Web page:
Microsoft Courts Developers for Rebranded Windows Embedded Software

In a bid to beef up its embedded systems business, Microsoft is reaching out to a broader cadre of developers while also looking to expose its existing ones to the entire Windows development stack.

Microsoft is kicking off the effort today at the Embedded Systems Conference Silicon Valley 2008 in San Jose, Calif., where the company is disclosing the next release cycle of its family of embedded system software.

Redmond is rebranding its embedded products, which include Windows CE and Windows XP Embedded, under the names Windows Embedded Compact and Windows Embedded Standard, respectively. The effort also includes added certification.

The revamped developer outreach could be pivotal as developers face an onslaught of options, including open source distributions. Microsoft finds itself needing to shift its message to embedded systems developers after last year's move to split it from its mobile communications business.

As a result, instead of holding the annual Microsoft Mobile & Embedded DevCon, Microsoft is using this week's more extensive industry conference to address its existing developers as well as those not currently proficient in Microsoft's various Windows embedded platforms.

"We want to expand the developer pool that we are touching," said Mike Hall, a software architect with Microsoft's Windows Embedded Product Group. For its own developers, Hall said Microsoft wants to expose them to the larger Microsoft stack, including .NET 3.5 and Silverlight, among others. Hence the decision to bring its developers to the Tech-Ed conference in Orlando in June.

While he applauds Microsoft's plan to add application development certification, including the announcement of a Windows CE certification exam, Directions on Microsoft analyst Greg DeMichillie questions whether developers will benefit from having Microsoft bring in embedded developers to Tech-Ed.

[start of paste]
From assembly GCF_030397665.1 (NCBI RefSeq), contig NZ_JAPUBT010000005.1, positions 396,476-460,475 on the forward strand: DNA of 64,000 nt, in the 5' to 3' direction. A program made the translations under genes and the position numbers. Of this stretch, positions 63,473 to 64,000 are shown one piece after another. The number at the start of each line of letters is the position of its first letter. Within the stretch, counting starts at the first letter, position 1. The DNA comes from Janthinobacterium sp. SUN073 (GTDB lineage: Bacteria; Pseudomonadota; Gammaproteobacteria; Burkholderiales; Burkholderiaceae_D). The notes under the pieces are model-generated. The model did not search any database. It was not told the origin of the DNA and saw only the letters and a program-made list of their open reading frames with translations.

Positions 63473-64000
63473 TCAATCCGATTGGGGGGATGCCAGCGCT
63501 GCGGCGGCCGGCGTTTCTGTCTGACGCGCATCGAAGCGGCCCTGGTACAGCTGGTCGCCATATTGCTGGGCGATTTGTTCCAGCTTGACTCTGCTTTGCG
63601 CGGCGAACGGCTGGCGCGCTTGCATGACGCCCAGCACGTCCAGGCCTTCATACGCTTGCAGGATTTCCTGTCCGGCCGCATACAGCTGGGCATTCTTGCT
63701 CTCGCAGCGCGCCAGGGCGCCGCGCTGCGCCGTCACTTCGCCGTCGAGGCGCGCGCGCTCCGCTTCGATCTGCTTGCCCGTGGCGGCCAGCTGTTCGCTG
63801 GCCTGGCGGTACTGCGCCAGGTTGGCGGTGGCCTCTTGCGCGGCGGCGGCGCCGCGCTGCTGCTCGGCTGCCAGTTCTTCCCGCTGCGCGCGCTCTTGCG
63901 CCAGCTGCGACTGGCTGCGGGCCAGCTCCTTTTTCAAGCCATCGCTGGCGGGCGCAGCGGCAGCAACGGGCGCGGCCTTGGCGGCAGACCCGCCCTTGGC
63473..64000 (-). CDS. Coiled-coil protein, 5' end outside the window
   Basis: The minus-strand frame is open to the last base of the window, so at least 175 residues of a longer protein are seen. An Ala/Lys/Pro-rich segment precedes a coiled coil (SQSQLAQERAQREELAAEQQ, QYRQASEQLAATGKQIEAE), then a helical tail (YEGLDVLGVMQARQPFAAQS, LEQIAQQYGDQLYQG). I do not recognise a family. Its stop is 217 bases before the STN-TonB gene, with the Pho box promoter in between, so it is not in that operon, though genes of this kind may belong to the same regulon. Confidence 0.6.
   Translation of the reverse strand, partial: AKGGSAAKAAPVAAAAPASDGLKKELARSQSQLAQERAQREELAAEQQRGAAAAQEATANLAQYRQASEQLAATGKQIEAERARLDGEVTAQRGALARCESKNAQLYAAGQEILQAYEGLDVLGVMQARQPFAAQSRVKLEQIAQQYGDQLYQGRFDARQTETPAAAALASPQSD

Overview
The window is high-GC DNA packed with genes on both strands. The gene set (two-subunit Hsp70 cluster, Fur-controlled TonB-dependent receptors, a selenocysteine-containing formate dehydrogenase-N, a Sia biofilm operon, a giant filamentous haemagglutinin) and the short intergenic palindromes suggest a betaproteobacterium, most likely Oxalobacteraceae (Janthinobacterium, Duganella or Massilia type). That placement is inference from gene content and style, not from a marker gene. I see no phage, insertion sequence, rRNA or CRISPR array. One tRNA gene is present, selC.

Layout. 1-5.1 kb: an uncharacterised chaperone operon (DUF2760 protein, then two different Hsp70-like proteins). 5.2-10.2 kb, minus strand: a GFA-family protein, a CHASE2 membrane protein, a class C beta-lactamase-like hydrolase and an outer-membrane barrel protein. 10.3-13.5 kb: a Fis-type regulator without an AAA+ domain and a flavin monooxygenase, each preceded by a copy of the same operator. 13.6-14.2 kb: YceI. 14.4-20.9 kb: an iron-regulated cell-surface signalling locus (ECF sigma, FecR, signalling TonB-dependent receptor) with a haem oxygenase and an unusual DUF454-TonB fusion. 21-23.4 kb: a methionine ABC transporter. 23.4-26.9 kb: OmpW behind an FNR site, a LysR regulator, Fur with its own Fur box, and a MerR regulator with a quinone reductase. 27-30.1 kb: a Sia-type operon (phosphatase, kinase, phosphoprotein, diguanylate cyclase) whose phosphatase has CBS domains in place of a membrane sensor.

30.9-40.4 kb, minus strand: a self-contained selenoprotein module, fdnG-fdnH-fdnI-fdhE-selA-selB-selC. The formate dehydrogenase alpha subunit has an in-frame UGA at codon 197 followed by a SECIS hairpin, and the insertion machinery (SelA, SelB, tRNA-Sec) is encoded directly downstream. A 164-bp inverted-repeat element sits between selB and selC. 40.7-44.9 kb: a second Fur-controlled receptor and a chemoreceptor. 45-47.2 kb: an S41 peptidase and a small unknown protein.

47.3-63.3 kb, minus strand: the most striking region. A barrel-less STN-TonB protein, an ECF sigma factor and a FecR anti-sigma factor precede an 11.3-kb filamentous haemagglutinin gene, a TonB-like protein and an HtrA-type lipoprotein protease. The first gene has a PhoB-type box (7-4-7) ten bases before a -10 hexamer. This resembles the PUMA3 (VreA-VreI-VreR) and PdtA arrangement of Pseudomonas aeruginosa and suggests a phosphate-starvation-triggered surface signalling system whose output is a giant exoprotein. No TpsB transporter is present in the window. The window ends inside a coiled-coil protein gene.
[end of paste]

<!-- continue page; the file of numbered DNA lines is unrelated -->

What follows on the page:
"If I'm an embedded developer, am I really going to go to a breakout session on how to cluster Exchange Servers?" DeMichillie said. "When you have a conference that is trying to serve that many different constituencies, both corporate and commercial developers, you really run the risk of not serving any of them particularly well."

DeMichillie also pointed out that renaming Windows CE in particular could cause confusion. "People are going to think that Windows CE and Windows XP Embedded are kissing cousins, and they are very different operating systems underneath," he said.

Windows Embedded CE is intended for small footprint devices, typically 300 KB to 700 KB components, according to Microsoft, while the company defines the current Windows XP Embedded as reduced footprint systems requiring a minimum of 40 MB.

The first product to take on the new name will be Windows Embedded Standard, the successor to Windows XP Embedded, which Microsoft will launch at Tech-Ed.

Windows CE, rechristened as Windows Embedded Compact, is slated for release in the second half of 2009, Microsoft said. Also, in line with Microsoft's rebranding effort, Windows Embedded Point of Service will be renamed Windows Embedded POS Ready, and is slated for release at some point next year.

Microsoft is also offering versions of Windows XP and Vista targeted at OEM-based applications. Called Windows Embedded Enterprise, they will be the same as their desktop counterparts and, like them, cannot have components removed.

Also worth noting: Microsoft did not disclose any timetable for an embedded version of Vista.

"That's fine. Vista requires more power, more graphics and more processors," DeMichillie said. "For an embedded developer, that's going the wrong way. It shows that Windows XP is going to be with us in the embedded space for a long time."

About the Author

Jeffrey Schwartz is editor of and news editor of Visual Studio Magazine.